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Former Russian double-agent Sergey Skripal may have been poisoned through his BMW E90 320d's ventilation system, according to ABC News.

Burgandy E90 320d owned by Skripal

To accomplish this (and without poisoning themselves), the assassin(s) would have either needed to gain access to the interior of Skripal's BMW to apply the nerve agent into the vents - or possibly pop the hood, as the cabin filtration system includes a mostly-enclosed pollen filter which draws air from two obscure inlets which might be difficult to access with the hood closed.

 

ABC also notes that 38 individuals were also affected by the nerve agent - placed in Skripal's air vents. Perhaps, some have suggested, Skripal and his daughter pulled over to exit the car, left the doors open, and people walking by received a non-lethal dosage. 

The intelligence officials told ABC News up to 38 individuals in Salisbury have been identified as having been affected by the nerve agent but the full impact is still being assessed and more victims sickened by the agent are expected to be identified -ABC

The attack sent 21 people to the hospital, as it was originally thought a "gift from friends" tainted with the nerve agent was opened at a restaurant.

Skripal had reportedly asked his housekeeper to clean his daughter Yulia's room on Monday, Feb. 26 in advance of a visit to mark the anniversary of his son's death. Her travel plan may have activated the assassination attempt.

Security services now suspect that when Miss Skripal flew out of Moscow, her departure triggered a “red flag” with a hit squad that was being dispatched to assassinate Col Skripal. It is thought that Miss Skripal was being targeted along with her father in a clear message that “traitors” are not tolerated by the Kremlin.

It is not clear when Miss Skripal landed in the UK, but sources suggest the Russian team sent to kill her father was probably a day behind her. -Telegraph

Meanwhile, chemical warfare experts from the United States and the UK are said to be working on the investigation.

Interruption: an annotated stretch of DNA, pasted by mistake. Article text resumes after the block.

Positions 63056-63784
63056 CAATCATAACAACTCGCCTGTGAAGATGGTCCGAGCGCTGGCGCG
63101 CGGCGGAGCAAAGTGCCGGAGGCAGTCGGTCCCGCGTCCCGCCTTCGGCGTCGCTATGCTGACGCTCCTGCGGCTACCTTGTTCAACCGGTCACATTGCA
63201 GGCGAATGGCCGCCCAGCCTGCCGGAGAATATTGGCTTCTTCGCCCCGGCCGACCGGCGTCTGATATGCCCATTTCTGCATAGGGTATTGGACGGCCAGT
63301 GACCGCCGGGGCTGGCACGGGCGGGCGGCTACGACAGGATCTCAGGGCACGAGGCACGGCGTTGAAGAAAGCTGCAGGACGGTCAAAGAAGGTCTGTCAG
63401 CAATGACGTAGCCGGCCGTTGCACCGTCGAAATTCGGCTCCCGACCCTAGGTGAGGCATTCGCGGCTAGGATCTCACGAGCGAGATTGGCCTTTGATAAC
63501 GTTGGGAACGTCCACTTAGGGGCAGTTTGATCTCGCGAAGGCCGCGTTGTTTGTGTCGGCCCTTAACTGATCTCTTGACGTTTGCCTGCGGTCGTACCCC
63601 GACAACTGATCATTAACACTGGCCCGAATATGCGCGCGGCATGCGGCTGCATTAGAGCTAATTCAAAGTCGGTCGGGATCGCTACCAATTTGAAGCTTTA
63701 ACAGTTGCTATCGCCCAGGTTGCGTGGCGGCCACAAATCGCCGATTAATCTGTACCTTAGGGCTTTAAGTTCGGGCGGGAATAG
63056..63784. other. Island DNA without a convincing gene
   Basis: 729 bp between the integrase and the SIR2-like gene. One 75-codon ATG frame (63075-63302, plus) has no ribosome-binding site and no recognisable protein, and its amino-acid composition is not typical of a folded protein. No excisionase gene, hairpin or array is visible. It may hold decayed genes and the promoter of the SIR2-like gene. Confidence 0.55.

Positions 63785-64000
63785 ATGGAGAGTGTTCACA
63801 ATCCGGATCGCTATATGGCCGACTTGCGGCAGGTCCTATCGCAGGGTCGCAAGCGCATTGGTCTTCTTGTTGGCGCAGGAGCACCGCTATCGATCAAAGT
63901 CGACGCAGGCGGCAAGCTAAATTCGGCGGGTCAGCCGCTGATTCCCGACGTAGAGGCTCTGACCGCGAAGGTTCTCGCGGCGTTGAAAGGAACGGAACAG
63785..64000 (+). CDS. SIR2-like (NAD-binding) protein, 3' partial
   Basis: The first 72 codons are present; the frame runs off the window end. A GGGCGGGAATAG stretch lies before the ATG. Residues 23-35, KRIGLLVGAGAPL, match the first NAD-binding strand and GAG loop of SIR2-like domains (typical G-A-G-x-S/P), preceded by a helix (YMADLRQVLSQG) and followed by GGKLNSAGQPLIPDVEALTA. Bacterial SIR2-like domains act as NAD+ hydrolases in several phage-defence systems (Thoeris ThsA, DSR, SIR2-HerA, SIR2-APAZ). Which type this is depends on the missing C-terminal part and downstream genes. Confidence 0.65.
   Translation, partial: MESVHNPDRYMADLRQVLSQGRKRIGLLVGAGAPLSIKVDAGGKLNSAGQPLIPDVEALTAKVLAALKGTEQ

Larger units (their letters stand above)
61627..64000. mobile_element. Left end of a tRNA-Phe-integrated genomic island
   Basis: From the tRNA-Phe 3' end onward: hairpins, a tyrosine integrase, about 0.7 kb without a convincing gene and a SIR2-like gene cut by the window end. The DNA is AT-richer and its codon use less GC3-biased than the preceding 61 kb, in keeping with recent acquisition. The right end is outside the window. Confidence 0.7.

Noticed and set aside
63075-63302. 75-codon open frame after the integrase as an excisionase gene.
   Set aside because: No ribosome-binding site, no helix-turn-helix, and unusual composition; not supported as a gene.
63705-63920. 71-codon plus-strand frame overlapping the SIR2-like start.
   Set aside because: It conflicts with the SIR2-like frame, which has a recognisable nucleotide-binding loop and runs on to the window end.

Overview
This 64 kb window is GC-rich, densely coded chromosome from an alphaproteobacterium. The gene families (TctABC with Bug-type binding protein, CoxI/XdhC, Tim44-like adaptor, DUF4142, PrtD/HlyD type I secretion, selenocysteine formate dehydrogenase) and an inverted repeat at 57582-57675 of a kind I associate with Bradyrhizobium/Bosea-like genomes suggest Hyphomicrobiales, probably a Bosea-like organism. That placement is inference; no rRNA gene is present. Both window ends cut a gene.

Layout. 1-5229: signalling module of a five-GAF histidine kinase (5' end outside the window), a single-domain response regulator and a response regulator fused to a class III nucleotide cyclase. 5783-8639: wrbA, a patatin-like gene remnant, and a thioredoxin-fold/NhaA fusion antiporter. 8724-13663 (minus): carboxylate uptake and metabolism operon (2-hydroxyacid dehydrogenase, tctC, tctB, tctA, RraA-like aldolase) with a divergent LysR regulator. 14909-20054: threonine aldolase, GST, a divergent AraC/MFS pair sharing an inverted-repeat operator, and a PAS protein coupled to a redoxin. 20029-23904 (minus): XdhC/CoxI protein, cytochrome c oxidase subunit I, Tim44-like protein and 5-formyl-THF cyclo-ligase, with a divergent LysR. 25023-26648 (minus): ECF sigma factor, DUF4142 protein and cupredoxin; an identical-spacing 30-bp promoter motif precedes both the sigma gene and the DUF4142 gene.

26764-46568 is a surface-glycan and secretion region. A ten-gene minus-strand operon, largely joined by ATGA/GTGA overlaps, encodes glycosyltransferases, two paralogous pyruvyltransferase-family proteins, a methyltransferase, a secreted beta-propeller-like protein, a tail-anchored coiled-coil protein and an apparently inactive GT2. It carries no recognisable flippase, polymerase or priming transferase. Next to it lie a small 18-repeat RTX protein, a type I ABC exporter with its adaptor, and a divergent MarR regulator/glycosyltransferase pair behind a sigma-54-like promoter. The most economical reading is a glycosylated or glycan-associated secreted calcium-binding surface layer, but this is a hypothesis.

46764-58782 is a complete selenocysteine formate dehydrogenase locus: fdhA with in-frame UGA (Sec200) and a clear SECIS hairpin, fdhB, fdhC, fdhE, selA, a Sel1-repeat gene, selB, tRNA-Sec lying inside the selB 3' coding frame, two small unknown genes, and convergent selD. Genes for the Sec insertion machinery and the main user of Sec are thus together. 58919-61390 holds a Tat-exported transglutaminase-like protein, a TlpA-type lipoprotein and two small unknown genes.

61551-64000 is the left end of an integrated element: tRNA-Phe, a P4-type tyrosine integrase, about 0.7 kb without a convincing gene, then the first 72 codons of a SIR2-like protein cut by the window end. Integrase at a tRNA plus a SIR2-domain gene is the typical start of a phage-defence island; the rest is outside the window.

“It's seen here as an attempted murder and premeditated,” rather than an attempt just to sicken Skripal with a non-lethal toxin or scare other Russian ex-spies, an intelligence official told ABC News.

Another possible clue to the poisoning is that sources told ABC News Skripal was shouting and acting incoherently in a restaurant just before he and his daughter collapsed. Such incoherent behavior could be consistent with the early stages of exposure to a nerve agent.

Scotland Yard has released surveillance video of Skripal's car and is asking anyone who saw the vehicle that day to come forward. The police agency declined to comment on new details about the nerve agent attack until it releases information publicly. Julia Macfarlane and Patrick Reevell contributed to this report.

On Wednesday, the White House said in a statement that it agreed with the British government’s assessment that Russia was responsible for the poisoning of a former Russian spy and his daughter in the United Kingdom.

“The United States shares the United Kingdom’s assessment that Russia is responsible for the reckless nerve agent attack on a British citizen and his daughter, and we support the United Kingdom’s decision to expel Russian diplomats as a just response,” White House press secretary Sarah Huckabee Sanders said in the statement.

“This latest action by Russia fits into a pattern of behavior in which Russia disregards the international rules-based order, undermines the sovereignty and security of countries worldwide, and attempts to subvert and discredit Western democratic institutions and processes. The United States is working together with our allies and partners to ensure that this kind of abhorrent attack does not happen again."

Russia, naturally, has repeatedly denied responsibility for the March 4 incident, and warned British Prime Minister Theresa May against considering a cyber-attack or other aggressive retaliation. “A hysterical atmosphere is being created by London,” Russian Ambassador Visaly Nebenzia told the Security Council. “We would like to warn that this will not remain without reaction on our part.”

The Kremlin has also criticized the UK for taking action before a formal investigation has taken place brokered by the Organization for the Prohibition of Chemical Weapons. 

U.N. Ambassador Nikki Haley compared the Skripal attack to North Korea’s use of a nerve agent to assassinate the half-brother of dictator Kim Jong-un — a murder that resulted in the designation of North Korea as a state sponsor of terrorism. She linked the Salisbury incident to the increasingly-regular use of chemical weapons, especially in Syria, and urged Russia to “come clean” about the assassination attempt.

“The Russians complained recently that we criticize them too much,” she said. “If the Russian government stopped using chemical weapons to assassinate its enemies; and if the Russian government stopped helping its Syrian ally to use chemical weapons to kill Syrian children; and if Russia cooperated with the Organization for the Prohibition of Chemical Weapons by turning over all information related to this nerve agent, we would stop talking about them. We take no pleasure in having to constantly criticize Russia, but we need Russia to stop giving us so many reasons to do so.”

Perhaps a formal investigation would reveal how the would-be assassins gained access to Skripal's air vents - and how that then led to 38 others being poisoned.